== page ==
I am just beginning to read Nancy Isenberg’s ‘White Trash.’ In my continuing efforts, not merely to understand the unsettling political tsunami that has swamped US politics this past year, but also to find a more healthy way for Democrats (and maybe Republicans) to address the very real issues at its core, as opposed merely and regularly to expressing horror at their latest, most toxic demonstration.
Several thoughts immediately occur. And I’m going to try hard to stay away from tendentious and conventional sloganeering and stereotyping. But I may present some notions that could disturb.
There are some who believe that many, if not most, of the most seemingly intractable problems in society are, at base, economic. And that many, if not most of them, relate to the irrational (even if understandable) frustrations with their lot of those who are the most economically disadvantaged.
I have read some authors who truly believe that poverty is insoluble. That it will always be with us. We should accept its existence. Shrug. And move on. I am not one of those. Provided the intent is sincere, I am always open to listening to those who genuinely wish to find ways either to allow those who are disadvantaged to improve their situation, or to find more dignified ways to ease their plight.
However, I think it fair to recognize that the difficulties associated with addressing in a humane fashion the issues associated with those who are disadvantaged are not open to easy or rapid solution. Which may make it seem as if those difficulties will never go away.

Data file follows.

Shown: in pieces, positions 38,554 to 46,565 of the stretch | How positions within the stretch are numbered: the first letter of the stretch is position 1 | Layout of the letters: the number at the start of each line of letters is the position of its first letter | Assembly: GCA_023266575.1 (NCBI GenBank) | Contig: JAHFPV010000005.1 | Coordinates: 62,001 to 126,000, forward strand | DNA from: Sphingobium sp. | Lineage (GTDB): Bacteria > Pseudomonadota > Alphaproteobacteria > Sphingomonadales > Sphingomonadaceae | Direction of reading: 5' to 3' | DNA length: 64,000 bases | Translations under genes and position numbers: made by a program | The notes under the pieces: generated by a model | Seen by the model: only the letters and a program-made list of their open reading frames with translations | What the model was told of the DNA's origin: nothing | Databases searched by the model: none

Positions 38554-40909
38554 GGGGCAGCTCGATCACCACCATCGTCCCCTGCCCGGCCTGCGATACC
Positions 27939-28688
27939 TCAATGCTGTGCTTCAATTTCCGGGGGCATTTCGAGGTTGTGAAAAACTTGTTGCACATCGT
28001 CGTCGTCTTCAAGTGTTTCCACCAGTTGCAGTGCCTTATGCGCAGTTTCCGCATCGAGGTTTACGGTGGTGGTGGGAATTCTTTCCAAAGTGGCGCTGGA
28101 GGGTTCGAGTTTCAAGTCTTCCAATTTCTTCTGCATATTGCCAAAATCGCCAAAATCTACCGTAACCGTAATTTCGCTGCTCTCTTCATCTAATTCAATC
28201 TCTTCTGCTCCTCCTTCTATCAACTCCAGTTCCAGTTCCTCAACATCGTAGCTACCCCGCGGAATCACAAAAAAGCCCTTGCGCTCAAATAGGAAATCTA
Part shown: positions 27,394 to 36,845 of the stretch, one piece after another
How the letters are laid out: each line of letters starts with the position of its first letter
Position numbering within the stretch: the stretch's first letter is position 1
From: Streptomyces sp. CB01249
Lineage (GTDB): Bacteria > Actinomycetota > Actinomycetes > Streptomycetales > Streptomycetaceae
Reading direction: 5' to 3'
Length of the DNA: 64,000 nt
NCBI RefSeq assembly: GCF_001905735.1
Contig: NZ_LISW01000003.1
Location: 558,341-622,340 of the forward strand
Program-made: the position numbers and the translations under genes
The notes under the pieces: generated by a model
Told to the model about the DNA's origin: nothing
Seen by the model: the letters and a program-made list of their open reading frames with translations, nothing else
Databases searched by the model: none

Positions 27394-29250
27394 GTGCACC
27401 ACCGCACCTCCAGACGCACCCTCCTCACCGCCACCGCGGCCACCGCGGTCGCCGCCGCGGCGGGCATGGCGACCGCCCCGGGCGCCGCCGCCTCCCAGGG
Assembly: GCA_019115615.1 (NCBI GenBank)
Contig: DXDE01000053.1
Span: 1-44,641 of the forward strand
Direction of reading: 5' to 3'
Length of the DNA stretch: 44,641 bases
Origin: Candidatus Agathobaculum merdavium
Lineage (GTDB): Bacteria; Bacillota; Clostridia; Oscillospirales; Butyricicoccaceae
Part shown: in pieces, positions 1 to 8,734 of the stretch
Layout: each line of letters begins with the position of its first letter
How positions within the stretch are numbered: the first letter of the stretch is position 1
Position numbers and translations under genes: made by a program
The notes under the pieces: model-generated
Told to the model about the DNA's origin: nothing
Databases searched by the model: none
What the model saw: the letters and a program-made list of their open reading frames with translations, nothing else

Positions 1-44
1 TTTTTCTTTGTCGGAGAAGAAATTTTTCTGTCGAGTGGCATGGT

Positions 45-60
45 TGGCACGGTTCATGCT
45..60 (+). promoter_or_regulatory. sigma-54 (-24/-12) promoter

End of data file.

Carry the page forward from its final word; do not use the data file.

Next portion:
What is certain is that the complexity of the issues themselves, the lack of any political muscle associated with those who are disadvantaged, and the length of time it takes to advance and then implement any new policies, means that those who are disadvantaged often, and understandably, may feel that they are being ignored.
This sense of being ‘forgotten,’ allied to the shortness of all election cycles, and the natural consequence that those who are disadvantaged are not always the best educated and those most open to reason, may more often than not lead to ugly and sometimes violent expression of the innate frustrations.
Treading carefully, but addressing the concept in any event, I think it may be fair to say that, whether one chooses to classify, categorize, stereotype (choose your language as you see fit) into allocations according to race, gender, religion, whatever, as a general rule, those in any ‘category’ who are the most disadvantaged are likely not those most able or willing to reason and rationalize.
To this, I add the observation that those who are the most disadvantaged in any ‘category’ very often find themselves living right alongside each other. In high density living conditions. Poor materials. Bad economic and social conditions. Literally fighting for the same scarce resources. And rubbing up badly against each other.
Is it not understandable that, living in this close proximity, in conditions of severe disadvantage, those who are different by ‘category’ may find themselves in a state of ‘competitive’ poverty? A ‘competition’ which finds expression in the ugliest of manner?
I know this sounds simplistic. It is. But I wonder if we are not forgetting some simple truths among all the desecration emanating currently from Washington?